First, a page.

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Can GOP survive its 'minority problem'?

Polls show that the GOP continues to be 'the party of old, white men' – and that could be decisive in the 2012 presidential election. Demographics suggest that the party must change, and soon.

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Republican presidential candidate Mitt Romney appealed to voters at a rally at the Military Aviation Museum in Virginia Beach, Va., Sept. 8.

Brian Snyder/Reuters

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Some Republican strategists are already preparing for the worst. The numbers, frankly, are dismal. Nearly 2 of every 3 Latinos favor President Obama to Mitt Romney. Voters in the gay and lesbian community favor Mr. Obama by the same margin. Women favor the president by 51 percent to 41 percent, according to an August NBC News/Wall Street Journal poll. And African-Americans? One poll suggested that Mr. Romney is being skunked: 94 percent to 0 percent.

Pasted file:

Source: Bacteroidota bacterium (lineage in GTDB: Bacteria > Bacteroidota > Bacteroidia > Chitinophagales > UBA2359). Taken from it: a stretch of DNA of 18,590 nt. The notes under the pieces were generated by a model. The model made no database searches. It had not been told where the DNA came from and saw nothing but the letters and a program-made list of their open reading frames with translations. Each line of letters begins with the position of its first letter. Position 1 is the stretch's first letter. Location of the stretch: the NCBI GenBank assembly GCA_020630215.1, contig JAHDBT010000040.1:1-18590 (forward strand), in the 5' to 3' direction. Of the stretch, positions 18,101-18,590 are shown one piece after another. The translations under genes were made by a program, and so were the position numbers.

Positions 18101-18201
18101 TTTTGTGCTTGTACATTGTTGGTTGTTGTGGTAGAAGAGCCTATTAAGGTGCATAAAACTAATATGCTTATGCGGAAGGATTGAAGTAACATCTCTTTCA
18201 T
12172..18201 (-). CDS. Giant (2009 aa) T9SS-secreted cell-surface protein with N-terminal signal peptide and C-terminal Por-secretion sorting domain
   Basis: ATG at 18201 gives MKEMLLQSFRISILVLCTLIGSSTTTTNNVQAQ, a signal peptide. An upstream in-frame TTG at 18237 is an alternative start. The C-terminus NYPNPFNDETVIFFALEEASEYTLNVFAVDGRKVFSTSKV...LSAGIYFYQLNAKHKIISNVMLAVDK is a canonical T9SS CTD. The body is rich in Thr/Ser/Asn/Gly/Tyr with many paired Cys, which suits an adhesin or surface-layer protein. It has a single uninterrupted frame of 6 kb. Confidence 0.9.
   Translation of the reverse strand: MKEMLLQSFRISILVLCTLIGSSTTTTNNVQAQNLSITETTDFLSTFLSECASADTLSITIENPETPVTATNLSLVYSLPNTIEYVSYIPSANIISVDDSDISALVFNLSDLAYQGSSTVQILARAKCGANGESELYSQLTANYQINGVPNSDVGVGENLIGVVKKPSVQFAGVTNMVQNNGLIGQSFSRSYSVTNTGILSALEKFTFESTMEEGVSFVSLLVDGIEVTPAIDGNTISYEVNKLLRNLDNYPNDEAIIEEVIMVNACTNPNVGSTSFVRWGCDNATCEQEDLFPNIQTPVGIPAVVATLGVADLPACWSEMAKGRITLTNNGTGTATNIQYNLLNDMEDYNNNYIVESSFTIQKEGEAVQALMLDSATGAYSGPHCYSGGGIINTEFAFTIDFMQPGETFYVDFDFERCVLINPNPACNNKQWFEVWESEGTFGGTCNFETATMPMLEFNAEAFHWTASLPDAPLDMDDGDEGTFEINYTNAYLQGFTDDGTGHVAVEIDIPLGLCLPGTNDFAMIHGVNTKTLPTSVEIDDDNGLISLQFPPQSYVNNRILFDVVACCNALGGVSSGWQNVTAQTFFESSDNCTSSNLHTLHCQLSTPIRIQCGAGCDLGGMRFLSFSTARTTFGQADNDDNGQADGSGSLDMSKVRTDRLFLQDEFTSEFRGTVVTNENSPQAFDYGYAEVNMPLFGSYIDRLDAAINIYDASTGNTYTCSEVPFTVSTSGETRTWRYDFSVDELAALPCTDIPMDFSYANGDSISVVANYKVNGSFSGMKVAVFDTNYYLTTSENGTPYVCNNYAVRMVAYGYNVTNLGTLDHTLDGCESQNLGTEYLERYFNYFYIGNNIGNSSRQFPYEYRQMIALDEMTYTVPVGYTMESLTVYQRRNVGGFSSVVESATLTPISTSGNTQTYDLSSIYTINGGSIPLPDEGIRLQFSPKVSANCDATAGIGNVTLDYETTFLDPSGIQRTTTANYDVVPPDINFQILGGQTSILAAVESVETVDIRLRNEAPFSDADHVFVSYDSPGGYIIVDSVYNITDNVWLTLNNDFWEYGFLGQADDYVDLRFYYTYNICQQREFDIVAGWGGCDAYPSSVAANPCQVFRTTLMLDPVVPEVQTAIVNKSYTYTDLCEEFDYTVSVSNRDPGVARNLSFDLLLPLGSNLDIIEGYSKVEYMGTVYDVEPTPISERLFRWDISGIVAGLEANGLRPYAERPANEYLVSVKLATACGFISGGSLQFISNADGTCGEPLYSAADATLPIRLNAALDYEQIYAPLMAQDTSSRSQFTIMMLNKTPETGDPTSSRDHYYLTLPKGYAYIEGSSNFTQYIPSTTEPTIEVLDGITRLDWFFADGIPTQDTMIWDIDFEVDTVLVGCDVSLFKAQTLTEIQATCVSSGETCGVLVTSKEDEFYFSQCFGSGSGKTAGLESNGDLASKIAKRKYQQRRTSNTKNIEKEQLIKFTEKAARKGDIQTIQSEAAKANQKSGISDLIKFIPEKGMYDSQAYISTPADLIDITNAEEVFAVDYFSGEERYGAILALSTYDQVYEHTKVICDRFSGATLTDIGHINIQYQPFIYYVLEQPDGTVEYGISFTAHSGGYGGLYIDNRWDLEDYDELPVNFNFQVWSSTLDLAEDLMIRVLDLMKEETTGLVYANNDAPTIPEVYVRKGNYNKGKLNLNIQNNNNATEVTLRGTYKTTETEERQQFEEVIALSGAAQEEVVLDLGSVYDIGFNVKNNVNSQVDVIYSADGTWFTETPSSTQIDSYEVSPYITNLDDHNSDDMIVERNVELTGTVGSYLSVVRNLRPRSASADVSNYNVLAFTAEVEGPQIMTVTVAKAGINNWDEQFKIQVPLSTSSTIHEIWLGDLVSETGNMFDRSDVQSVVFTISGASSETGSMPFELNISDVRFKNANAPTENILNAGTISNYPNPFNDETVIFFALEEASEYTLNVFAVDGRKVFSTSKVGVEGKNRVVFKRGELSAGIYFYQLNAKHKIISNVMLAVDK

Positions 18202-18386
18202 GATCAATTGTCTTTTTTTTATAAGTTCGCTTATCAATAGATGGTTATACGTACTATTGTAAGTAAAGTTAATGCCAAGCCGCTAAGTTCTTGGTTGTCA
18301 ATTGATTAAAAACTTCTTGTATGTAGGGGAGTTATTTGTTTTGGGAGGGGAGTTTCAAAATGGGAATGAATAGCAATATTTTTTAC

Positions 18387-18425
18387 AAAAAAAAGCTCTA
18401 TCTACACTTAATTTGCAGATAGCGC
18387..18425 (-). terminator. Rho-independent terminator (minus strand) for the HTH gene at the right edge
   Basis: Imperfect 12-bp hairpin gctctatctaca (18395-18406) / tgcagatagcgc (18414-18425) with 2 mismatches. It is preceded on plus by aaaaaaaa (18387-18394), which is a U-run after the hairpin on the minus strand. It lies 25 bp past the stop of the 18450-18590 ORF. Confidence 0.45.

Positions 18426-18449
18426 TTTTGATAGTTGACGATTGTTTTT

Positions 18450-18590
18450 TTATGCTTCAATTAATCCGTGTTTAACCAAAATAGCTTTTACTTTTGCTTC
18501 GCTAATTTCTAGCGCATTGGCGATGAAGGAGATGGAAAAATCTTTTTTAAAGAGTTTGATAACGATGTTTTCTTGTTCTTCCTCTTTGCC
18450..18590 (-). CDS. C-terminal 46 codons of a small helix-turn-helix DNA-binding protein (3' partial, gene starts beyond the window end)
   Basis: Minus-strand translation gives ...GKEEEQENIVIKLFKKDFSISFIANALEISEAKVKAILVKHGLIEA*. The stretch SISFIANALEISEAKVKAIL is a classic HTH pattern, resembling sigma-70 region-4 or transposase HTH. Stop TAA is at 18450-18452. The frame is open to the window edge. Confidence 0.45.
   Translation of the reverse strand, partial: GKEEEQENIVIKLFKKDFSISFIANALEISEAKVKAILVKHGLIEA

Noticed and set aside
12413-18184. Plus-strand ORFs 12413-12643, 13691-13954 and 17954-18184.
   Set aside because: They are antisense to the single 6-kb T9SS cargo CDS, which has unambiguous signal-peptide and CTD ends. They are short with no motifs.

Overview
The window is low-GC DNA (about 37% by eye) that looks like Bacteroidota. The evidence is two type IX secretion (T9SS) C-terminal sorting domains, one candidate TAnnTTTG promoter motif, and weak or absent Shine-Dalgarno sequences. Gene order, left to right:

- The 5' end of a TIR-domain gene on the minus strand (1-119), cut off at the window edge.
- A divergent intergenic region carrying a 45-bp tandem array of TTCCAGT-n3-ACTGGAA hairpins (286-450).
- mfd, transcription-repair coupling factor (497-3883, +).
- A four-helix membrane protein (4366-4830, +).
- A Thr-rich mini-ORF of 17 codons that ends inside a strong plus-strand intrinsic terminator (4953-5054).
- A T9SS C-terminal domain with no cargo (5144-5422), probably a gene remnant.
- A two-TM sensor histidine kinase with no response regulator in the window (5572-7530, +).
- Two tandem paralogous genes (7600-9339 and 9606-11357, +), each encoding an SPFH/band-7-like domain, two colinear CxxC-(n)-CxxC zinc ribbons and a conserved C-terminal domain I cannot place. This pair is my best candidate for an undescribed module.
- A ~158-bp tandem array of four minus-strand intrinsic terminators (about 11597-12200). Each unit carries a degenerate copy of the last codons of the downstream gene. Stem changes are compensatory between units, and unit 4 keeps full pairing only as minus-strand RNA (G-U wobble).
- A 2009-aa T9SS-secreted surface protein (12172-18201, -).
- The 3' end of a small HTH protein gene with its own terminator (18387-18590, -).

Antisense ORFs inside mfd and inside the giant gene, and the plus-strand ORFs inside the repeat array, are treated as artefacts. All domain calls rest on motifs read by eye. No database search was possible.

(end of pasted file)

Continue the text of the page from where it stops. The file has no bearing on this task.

Clearly, the GOP has a minority problem. But Republican strategists aren't just worried about November – they're worried about the Novembers after that.

If demographic trends continue to swell the country's minority population, and the GOP continues to struggle to grow its white, Protestant base, the Republican Party risks going the way of the Whigs it replaced in the 1850s. Already, some experts say, minorities are likely to swing this presidential election to Obama. And going forward, the arithmetic (as a certain former centrist president from red state Arkansas recently pronounced) says it all: This year, for the first time, births of nonwhites outnumbered births of whites in America, putting the United States on the road to becoming a majority-minority nation in three decades, the US Census Bureau reported. For the GOP, the rubber is finally hitting the road.

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